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TRAVEL
January 3, 2016
Question : I recently reserved a midsize rental car in Shannon, Ireland, for myself, my wife, and another couple through Hertz. At the airport, a Hertz representative upgraded us to an SUV, which sounded bigger, but was not. We were given the keys to an Opel Mokka, which was so small we could not fit our bags into it without putting two of them on our laps. I have driven stick-shift cars for 53 years, but when I started driving this car, I had trouble getting it into gear. I must say I was a bit frazzled, as the car was so small and there were four of us in it. I did get it going, but noticed a smell coming from the car right away, so I drove it around the airport block back to Hertz.
NEWS
December 18, 2015 | By Jan Hefler, Staff Writer
A Lawnside woman who left her children in the backseat of her SUV with the engine running was charged with neglect Wednesday, four days after a thief stole the vehicle and crashed it while the frightened children were inside, police said. Kyna C. Garnett, 32, also was charged with one count of fourth-degree abuse, Camden County Prosecutor Mary Eva Colalillo announced in a news release Wednesday. The thief stole the vehicle about 30 seconds after Garnett went inside Colombo Liquors in Magnolia around 11:30 p.m. Saturday, authorities said.
NEWS
December 16, 2015 | By Jan Hefler, Staff Writer
The mother who left two children in an SUV that a thief stole and then crashed two minutes later - while she was inside a Magnolia liquor store just before midnight Saturday - has not been charged, a spokesman for the Camden County Prosecutor's Office said Monday. "No charges have been filed against her at this time, but we are continuing the investigation," Andy McNeil said. Authorities are withholding the identify of the 32-year-old Lawnside woman, to whom the 8-year-old boy and 10-year-old girl were returned after they were treated for minor injuries at Cooper University Hospital, he said.
NEWS
December 15, 2015 | By Jan Hefler, Inquirer Staff Writer
A Gloucester County man was charged with kidnapping for stealing an SUV - in which two children were left alone as backseat passengers - from the parking lot of a Camden County liquor store about 11:30 p.m. Saturday, police said. Christopher Dumas, 38, of Paulsboro, was also charged with endangering the welfare of a child and theft. Magnolia police say he crashed the stolen Trailblazer into another vehicle during his getaway, causing it to flip over. The children, an 8-year-old boy and a 10-year-old girl from Lawnside, suffered minor scrapes and were treated and released from Cooper University Hospital in Camden, police said.
NEWS
November 16, 2015 | By Scott Sturgis, For The Inquirer
2015 BMW X6M: The M is for mmm-mmm. Price: $115,150 as tested. The test model started at a far more modest $102,100, but a few add-ons broke the bank - including $1,900 for the Driver Assistance Plus package. More options are detailed below. Marketer's pitch: "Meet the new extravagance. " That's what the company declares for those looking at El Cheapo X6 sports activity coupé, which costs mere pocket change at $59,800. I'm sure a quick sweep of the couch cushions will uncover that, plus enough for a few options.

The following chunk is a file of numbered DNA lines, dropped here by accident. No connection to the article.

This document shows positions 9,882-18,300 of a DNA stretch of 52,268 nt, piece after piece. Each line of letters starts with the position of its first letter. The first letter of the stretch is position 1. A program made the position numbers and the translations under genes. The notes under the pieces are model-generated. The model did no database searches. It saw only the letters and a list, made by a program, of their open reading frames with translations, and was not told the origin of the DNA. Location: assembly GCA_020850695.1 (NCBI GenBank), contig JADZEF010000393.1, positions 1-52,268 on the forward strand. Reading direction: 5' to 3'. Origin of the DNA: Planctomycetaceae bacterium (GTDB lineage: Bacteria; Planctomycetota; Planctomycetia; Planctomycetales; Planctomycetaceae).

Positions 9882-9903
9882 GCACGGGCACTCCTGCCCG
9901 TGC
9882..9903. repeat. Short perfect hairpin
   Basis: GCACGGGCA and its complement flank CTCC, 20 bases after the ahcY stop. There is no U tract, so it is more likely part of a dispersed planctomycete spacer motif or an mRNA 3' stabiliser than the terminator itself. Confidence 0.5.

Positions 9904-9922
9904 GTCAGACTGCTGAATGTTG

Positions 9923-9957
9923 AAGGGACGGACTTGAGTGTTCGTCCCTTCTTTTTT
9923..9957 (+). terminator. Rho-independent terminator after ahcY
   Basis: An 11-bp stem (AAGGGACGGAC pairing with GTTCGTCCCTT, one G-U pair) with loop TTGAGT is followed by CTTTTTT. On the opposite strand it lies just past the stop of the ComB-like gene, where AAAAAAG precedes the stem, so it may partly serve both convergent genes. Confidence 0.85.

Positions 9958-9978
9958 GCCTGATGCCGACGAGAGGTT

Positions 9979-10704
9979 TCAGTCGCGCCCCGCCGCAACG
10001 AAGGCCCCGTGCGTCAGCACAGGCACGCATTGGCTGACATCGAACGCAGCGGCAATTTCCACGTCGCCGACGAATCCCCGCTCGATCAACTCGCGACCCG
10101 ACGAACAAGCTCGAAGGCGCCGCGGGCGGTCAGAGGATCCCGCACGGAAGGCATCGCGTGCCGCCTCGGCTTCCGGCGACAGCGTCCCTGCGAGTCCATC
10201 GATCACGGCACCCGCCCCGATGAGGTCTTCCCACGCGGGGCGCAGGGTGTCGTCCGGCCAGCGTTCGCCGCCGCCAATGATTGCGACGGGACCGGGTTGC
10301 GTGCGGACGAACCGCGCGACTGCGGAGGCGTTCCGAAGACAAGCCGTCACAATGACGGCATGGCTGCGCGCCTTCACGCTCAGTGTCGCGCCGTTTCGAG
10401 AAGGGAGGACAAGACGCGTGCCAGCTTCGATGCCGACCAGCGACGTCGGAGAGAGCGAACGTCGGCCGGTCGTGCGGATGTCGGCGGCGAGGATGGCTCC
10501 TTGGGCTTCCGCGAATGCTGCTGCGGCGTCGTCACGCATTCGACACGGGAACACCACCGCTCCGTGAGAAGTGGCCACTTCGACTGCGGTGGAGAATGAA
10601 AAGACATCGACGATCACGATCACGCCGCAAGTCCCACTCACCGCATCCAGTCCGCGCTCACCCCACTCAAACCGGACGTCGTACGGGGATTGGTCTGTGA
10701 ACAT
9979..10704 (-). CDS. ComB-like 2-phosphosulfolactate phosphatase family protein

NEWS
November 11, 2015 | BY VINNY VELLA & SOLOMON LEACH, Daily News Staff Writers vellav@phillynews.com, 215-854-2513
THE LAST TIME Taylor saw her big brother, he was being his usual goofy self. Shakoor Arline had dropped the 17-year-old off outside her high school in Montgomery County, and she ran to get inside, darting up the steps. But as she neared the door, Shakoor called out: "You're not going to give me a hug?" So Taylor ran back to the car to oblige her older brother, her protector, who left her with one final message: "Good luck on your test today. I love you. " Carla, their aunt, choked back tears last night as she recounted the exchange, the last between the siblings.
NEWS
April 16, 2015 | By Aubrey Whelan, Inquirer Staff Writer
After a young boy was killed and a mother and her child seriously injured in separate hit-and-run incidents Monday night, Philadelphia police asked for the public's help in identifying the drivers responsible. They also highlighted rewards posted in each hit and run - $20,000 in the death of the 4-year-old boy in Kingsessing, and $10,000 in the case of the 19-year-old woman and her 2-year-old son in Fairhill. Mother and child remained in critical condition Tuesday at Temple University Hospital, police said.
ENTERTAINMENT
January 28, 2015 | By Jonathan Takiff, Daily News Columnist
YOU CAN call them cute utes. Or wee SUVs. Or soft-road crossovers. If you're being really specific (and boring), they're subcompact crossover sport utility vehicles. And - wowee zowee - there will be plenty of them at the Philadelphia Auto Show opening Saturday through Feb. 8 at the convention center. We're talking brand newbies from Honda (HR-V), Mazda (CX-3), Fiat (500X), Jeep (Renegade) and Chevrolet (Trax). Plus 2015 updates from Nissan (Juke), Kia (Soul), the trailblazing (since 2004!
NEWS
December 22, 2014 | BY VINNY VELLA, Daily News Staff Writer vellav@phillynews.com, 215-854-2513
A WOMAN was clinging to life last night after a horrific accident in Bustleton, police said. Just after 5:30 p.m., a 46-year-old woman was dropping her kids off at the Klein Jewish Community Center, on Jamison Avenue near Red Lion Road, when she became pinned underneath her Honda SUV, Chief Inspector Scott Small said. When officers arrived at the scene, they found the woman's head and torso wedged under the passenger side of the vehicle, Small said. Only her feet and lower legs were visible.